Appendicitis is the most common non-traumatic surgical presentation in Pediatric
Emergency Departments. The diagnosis of appendicitis is quite challenging in children due to multifactorial barriers resulting in delayed or missed diagnosis, which may either lead to severe complications requiring advanced management and prolonged hospital stay or unnecessary appendectomy. The health care cost related to appendicitis exceeds $680 million per year in the United States alone; in addition, it has the second highest lawsuit rate in pediatric emergency medicine. While there are many studies related to pediatric appendicitis diagnostic strategies including clinical scoring systems, laboratory tests of infection and inflammation and imaging studies, there are gaps in our ability to accurately diagnose appendicitis, and predict disease progression. In the present study we applied multiplexed metabolomics and inflammatory mediator profiling approaches to develop biomarker patterns and explore the potential to aid the diagnosis and prognosis of pediatric appendicitis. At first we aimed to identify appendicitis in pediatric patients using the biomarker profiling approach by comparing them with pediatric control patients showing no signs of inflammation or infection. After obtaining promising results from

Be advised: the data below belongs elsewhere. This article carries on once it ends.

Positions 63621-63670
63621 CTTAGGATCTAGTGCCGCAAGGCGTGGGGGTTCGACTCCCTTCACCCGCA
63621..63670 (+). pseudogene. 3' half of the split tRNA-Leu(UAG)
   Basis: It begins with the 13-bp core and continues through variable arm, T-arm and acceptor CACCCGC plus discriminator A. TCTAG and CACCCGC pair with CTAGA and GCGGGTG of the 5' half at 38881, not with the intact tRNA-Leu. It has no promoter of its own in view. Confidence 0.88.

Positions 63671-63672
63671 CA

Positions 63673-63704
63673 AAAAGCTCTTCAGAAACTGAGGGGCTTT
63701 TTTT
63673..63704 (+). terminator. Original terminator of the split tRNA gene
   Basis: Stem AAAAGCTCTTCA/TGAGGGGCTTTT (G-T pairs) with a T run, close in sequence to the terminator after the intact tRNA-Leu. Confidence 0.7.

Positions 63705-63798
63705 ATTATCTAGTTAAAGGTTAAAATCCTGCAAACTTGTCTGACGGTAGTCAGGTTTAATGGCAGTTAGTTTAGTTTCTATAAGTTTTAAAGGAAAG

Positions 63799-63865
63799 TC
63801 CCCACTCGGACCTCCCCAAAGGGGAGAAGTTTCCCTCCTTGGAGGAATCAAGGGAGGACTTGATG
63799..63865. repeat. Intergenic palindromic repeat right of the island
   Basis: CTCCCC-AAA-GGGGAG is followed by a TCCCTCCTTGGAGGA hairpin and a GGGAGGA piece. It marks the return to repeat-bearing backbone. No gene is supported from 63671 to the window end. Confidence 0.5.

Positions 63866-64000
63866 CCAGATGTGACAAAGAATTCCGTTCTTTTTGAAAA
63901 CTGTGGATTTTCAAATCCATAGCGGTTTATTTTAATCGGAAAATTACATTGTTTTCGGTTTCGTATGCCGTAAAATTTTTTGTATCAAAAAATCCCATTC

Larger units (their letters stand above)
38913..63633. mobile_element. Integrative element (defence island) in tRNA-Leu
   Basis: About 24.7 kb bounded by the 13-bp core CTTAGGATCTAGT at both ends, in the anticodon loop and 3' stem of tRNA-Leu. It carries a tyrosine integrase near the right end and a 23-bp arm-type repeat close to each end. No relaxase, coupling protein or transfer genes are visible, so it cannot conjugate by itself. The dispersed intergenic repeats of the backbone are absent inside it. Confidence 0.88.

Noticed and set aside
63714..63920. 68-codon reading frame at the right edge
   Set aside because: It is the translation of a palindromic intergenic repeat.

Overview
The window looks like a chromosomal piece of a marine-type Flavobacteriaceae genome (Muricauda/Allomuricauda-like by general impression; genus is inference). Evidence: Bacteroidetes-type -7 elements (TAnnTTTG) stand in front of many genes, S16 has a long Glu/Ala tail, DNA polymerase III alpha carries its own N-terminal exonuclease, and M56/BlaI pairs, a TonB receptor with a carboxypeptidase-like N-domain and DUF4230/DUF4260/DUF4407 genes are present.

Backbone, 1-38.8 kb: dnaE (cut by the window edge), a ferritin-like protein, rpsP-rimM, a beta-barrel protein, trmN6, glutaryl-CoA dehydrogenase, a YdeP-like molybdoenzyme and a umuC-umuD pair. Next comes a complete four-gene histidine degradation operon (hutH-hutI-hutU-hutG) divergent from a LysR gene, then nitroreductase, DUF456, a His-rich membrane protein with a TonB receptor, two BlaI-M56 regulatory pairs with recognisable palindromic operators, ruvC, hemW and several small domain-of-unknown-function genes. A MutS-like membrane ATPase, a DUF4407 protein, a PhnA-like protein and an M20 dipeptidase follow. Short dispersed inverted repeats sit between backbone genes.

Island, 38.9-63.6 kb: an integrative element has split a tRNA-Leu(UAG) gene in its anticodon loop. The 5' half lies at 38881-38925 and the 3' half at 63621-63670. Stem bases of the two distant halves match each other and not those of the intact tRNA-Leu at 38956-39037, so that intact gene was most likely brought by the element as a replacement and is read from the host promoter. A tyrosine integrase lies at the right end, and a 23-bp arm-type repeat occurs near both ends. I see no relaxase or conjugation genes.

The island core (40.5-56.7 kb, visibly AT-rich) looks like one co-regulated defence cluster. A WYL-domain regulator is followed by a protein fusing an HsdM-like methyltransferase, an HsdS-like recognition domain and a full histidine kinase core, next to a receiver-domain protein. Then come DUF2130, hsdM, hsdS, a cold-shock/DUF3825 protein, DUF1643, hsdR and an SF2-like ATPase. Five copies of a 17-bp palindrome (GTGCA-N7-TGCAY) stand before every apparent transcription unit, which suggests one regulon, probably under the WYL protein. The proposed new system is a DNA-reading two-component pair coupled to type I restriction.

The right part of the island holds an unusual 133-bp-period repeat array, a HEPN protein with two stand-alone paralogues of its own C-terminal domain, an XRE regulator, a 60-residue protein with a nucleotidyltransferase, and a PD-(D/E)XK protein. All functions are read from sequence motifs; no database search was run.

the initial pilot study, we applied a similar approach to aid in triaging children presenting with suspected appendicitis in the emergency department. For this purpose comparisons were made between children with appendicitis vs. those without appendicitis but presenting with similar abdominal pain, and between children with perforated vs. nonperforated appendicitis; the obtained separations were statistically significant. We next applied the profiling approach to better understand the disease prognosis by exploring the biochemical profile of the children who developed severe complications after surgical removal of the perforated appendix compared with the ones who did not. In addition to the metabolomics and inflammatory mediator based biomarker profiling, we also applied a novel metallomics approach to explore the potential of biometal profiles to detect appendicitis in children presenting with suspected appendicitis. The results obtained from different phases of the study provide an important first step towards developing a potential aid for improving appendicitis diagnosis and prognosis.